“Here I am Lord”: Reflections on Vocation
A Sermon preached by Canon Anna Macham, Precentor.
Sunday 4 September 2022, the Twelfth Sunday after Trinity, the Eucharist.
Philemon 1-21 and Luke 14:25-33
Over these last few weeks, in our summer sermon series, the Cathedral clergy have been sharing stories of our calling to ordination. Instead of addressing the day’s bible readings, we’ve been exploring what led us to take the step of becoming a priest, and what each of us might be called to by God. And today, the last week of the series, it’s my turn.
I’m sure if someone had told me that I would end up getting ordained as a teenager, I would have been very surprised! When I was young, I was incredibly shy- so much so that, one time in infant school when there was a “Guess the birthday of the rocking horse” competition, the prize being the rocking horse, and I won, I was so scared to go up to the front and collect it in assembly that my younger sister- who was not at all shy- had to go up and do it for me!
Although- as I would discover later- there are lots of stories in the bible of God calling quiet people, I didn’t really believe this for a long time, as my experience of clergy and church leaders was that they did a lot of talking.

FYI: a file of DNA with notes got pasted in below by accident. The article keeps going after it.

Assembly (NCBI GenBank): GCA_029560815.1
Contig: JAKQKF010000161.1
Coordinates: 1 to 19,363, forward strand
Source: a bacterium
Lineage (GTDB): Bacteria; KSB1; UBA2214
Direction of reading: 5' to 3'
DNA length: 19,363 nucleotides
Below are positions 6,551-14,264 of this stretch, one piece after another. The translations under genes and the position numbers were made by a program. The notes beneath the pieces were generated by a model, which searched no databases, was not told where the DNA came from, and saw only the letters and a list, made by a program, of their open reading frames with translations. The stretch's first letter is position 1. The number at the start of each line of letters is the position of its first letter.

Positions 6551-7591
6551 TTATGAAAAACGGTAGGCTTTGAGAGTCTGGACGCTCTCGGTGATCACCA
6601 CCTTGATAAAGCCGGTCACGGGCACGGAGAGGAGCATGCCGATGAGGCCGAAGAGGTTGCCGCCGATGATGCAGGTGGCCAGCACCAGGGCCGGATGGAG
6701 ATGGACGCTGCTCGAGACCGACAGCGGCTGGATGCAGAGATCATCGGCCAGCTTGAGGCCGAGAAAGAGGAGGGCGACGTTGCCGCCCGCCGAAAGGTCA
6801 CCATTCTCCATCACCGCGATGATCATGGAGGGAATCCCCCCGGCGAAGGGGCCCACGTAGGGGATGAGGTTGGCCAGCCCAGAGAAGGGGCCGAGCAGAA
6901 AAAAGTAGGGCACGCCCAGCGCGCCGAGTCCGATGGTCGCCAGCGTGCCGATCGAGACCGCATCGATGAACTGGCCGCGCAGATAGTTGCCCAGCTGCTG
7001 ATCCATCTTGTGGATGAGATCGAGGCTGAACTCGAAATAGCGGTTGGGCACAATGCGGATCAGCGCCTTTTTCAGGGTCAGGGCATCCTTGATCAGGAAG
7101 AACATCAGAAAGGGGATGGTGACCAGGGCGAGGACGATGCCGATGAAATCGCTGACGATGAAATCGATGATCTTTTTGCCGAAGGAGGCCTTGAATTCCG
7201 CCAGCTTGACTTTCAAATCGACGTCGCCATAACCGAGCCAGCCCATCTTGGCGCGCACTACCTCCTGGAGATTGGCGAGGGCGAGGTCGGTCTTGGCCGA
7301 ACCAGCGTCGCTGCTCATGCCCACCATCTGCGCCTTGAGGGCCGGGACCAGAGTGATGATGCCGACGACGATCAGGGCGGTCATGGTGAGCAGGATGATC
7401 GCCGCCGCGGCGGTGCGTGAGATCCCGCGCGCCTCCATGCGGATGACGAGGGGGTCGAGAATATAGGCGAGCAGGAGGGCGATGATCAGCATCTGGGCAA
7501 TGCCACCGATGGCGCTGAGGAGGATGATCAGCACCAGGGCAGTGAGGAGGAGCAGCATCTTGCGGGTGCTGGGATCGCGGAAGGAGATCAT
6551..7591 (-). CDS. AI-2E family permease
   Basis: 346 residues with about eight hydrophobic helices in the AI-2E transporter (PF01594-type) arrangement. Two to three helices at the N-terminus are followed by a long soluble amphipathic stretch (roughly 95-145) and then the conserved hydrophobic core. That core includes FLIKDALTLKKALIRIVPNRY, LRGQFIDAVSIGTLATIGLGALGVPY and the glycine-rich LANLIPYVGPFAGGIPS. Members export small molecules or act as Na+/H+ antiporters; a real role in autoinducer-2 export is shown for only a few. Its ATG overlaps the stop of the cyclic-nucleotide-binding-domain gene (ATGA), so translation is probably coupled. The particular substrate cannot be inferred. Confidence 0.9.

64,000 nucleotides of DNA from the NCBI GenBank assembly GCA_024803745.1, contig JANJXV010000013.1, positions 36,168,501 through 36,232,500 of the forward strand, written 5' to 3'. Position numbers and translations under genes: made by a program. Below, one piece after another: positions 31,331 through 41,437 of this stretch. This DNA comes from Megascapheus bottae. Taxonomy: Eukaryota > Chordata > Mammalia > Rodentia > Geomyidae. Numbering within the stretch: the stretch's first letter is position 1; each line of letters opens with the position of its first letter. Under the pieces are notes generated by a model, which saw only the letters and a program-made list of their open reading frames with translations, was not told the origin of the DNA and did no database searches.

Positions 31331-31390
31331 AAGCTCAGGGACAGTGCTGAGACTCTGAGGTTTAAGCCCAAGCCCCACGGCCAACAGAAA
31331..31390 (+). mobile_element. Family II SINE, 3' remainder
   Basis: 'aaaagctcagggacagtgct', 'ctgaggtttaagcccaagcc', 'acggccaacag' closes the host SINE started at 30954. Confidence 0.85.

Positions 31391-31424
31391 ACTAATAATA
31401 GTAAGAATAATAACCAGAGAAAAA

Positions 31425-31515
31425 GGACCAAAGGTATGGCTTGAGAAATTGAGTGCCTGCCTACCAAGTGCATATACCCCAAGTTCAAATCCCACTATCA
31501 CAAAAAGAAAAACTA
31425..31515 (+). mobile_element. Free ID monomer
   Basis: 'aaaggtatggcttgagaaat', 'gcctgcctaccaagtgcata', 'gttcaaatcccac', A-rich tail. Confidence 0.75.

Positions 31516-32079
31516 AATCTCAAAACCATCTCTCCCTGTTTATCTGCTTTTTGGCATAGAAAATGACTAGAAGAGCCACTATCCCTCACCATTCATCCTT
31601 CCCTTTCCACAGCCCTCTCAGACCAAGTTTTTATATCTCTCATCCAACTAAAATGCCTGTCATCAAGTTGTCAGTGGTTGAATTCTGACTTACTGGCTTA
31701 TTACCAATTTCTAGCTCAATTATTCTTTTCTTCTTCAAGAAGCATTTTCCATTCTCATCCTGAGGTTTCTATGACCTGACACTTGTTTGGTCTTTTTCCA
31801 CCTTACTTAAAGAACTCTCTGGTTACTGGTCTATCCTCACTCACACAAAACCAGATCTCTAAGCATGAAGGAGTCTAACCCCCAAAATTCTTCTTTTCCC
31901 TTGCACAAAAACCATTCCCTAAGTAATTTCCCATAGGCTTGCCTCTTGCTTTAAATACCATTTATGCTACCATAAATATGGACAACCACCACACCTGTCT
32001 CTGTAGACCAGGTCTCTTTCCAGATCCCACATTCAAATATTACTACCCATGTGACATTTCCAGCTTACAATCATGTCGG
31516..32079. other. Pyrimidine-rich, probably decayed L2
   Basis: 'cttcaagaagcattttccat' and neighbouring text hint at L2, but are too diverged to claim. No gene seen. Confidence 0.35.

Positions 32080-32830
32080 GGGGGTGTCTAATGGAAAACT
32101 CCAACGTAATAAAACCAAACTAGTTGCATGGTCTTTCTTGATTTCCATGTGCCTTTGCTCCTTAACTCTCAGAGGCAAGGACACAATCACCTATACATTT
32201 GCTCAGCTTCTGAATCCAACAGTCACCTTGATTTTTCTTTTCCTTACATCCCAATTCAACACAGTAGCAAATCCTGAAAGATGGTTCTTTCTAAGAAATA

Ironically it was only really when I made my peace with my quietness that I was able- in my early twenties- to get the confidence that I could lead. My partner Rachel and my Mum both say that after I was ordained at the age of 26, I started talking overnight and haven’t stopped since- which is probably not a very good reflection either on me or on the priesthood!
But looking back now, I can trace the beginnings of my sense of calling to much earlier than that, to my teenage years. When I was very young, we had times of going to different churches. But it was only really when I was 13 and my grandad died and my mum wanted to reconnect with faith that we started going regularly (and even then, “regularly” by no means meant every week!).
My introduction to church came through music. I’m from a musical family, and- when we joined the church- my Mum, sister and I all joined the church choir. Although I learned musical instruments, everything about singing and sacred music was new to me, and I loved it from the start. The village church we went to was tiny, but there were three other girls in the choir my sister and I made friends with- which was enough for us to be a little group together.
For me, music and faith really do go together. Discovering sacred music in the Anglican tradition, and discovering faith, were, for me, part of the same thing. I also loved the beautiful language of Evensong, when we occasionally sang that service. Alongside Shakespeare and the other authors I was being introduced to at school in English lessons- the language of Evensong inspired me and captured my imagination. It gave me a strong sense of the mystery of God, but also introduced me to the idea of prayer. Maybe because I only discovered it as a teenager and was never once forced to go to church, the whole thing- music and religion- was something I always wanted to do, and quite a revelation to me.